Bishan Narain, J.
1. 34 Cinemas of Delhi through K. S. Ahluwalia, Labour Officer, Motion Pictures Association, Delhi, have filed this petition under Article 226 of the Constitution, challenging the validity of reference of alleged disputes between the Cinemas and their workmen and also challenging the validity of certain interlocutory orders made by the Additional Industrial Tribunal in the course of proceedings taken to adjudicate upon these alleged disputes. The petitioners have impleaded all the workmen of the 34 Cinemas through Cine Employees Association and also the Additional Industrial Tribunal as respondents.
2. The facts leading to this petition, are these :
By Notification dated 8/11-10-1956 the Delhi State Government referred certain specified disputes for adjudication to the Additional Industrial Tribunal under Section 10(1)(c) read with Section 12(5) of the Industrial Disputes Act, 1947. The validity of this reference is challenged. Shri Rameshwar Dayal, the Additional Industrial Tribunal started proceedings and on 17-1-1957, the Cine Employees Association filed a preliminary statement of claim.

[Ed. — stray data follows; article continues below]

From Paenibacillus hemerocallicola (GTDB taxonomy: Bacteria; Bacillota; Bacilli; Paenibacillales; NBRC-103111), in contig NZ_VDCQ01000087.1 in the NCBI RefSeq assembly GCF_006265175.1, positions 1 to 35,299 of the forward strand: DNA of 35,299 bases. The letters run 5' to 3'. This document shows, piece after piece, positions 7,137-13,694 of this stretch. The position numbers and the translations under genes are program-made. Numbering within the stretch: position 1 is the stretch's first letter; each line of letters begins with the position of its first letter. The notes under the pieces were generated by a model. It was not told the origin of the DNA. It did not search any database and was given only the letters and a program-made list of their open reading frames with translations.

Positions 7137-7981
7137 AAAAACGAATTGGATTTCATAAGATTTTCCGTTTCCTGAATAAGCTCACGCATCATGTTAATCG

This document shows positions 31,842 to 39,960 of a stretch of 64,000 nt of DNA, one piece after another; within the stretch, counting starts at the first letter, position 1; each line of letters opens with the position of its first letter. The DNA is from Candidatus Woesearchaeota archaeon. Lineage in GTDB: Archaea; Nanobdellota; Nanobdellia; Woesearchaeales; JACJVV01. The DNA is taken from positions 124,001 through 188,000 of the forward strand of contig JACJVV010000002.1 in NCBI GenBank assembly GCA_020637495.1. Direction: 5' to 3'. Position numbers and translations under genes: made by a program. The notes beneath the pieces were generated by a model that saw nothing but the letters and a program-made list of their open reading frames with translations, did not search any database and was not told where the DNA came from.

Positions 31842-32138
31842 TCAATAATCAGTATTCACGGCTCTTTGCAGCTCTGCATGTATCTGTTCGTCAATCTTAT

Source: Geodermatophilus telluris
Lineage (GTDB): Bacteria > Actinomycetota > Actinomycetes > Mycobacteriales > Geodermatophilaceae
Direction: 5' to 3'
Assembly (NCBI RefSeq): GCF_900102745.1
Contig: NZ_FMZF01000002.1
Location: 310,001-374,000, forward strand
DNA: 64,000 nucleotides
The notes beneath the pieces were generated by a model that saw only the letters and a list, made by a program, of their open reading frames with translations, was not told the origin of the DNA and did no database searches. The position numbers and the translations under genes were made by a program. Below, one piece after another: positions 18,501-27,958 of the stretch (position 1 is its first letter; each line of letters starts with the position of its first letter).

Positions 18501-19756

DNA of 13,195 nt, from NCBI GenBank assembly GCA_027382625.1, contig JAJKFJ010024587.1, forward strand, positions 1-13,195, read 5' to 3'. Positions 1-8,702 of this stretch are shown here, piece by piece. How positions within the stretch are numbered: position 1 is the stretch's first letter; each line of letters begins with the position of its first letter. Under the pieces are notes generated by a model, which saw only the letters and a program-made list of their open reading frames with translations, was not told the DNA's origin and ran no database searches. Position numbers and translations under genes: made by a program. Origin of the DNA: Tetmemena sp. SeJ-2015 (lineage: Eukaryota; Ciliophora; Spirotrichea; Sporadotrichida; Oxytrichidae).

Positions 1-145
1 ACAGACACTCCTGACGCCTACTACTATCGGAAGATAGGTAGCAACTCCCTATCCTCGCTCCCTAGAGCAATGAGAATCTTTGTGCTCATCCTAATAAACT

Ahluwalia, Labour Officer, styling himself as Labour Officer, Motion Pictures Association filed a reply as representing 29 Cinemas on 15-2-1957 and therein raised various preliminary objections to the workers demands and then he filed a reply on merits on 1-3-1957, as representing 30 Cinemas. The Tribunal had fixed 1-3-1957 as next date of hearing.